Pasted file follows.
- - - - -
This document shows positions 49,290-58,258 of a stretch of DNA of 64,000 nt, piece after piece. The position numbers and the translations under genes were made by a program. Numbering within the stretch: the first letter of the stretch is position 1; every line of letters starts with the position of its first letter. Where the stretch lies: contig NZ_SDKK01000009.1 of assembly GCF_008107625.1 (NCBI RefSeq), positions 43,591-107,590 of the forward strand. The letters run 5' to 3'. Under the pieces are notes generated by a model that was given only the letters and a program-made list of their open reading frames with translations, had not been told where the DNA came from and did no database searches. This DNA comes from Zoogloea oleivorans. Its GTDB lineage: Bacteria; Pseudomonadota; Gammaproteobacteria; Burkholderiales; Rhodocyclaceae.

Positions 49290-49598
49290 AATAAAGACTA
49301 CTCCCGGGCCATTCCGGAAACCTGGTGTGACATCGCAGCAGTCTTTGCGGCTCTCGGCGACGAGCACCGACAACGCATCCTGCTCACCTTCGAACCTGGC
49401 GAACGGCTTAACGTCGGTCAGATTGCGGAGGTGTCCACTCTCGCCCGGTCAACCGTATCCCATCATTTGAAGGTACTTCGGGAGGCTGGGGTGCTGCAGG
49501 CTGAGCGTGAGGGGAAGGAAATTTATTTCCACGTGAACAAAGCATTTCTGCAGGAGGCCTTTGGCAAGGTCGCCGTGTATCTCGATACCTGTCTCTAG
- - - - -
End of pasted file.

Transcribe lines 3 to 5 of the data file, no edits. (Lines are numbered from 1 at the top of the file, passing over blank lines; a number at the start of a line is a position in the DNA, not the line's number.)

49290 AATAAAGACTA
49301 CTCCCGGGCCATTCCGGAAACCTGGTGTGACATCGCAGCAGTCTTTGCGGCTCTCGGCGACGAGCACCGACAACGCATCCTGCTCACCTTCGAACCTGGC
49401 GAACGGCTTAACGTCGGTCAGATTGCGGAGGTGTCCACTCTCGCCCGGTCAACCGTATCCCATCATTTGAAGGTACTTCGGGAGGCTGGGGTGCTGCAGG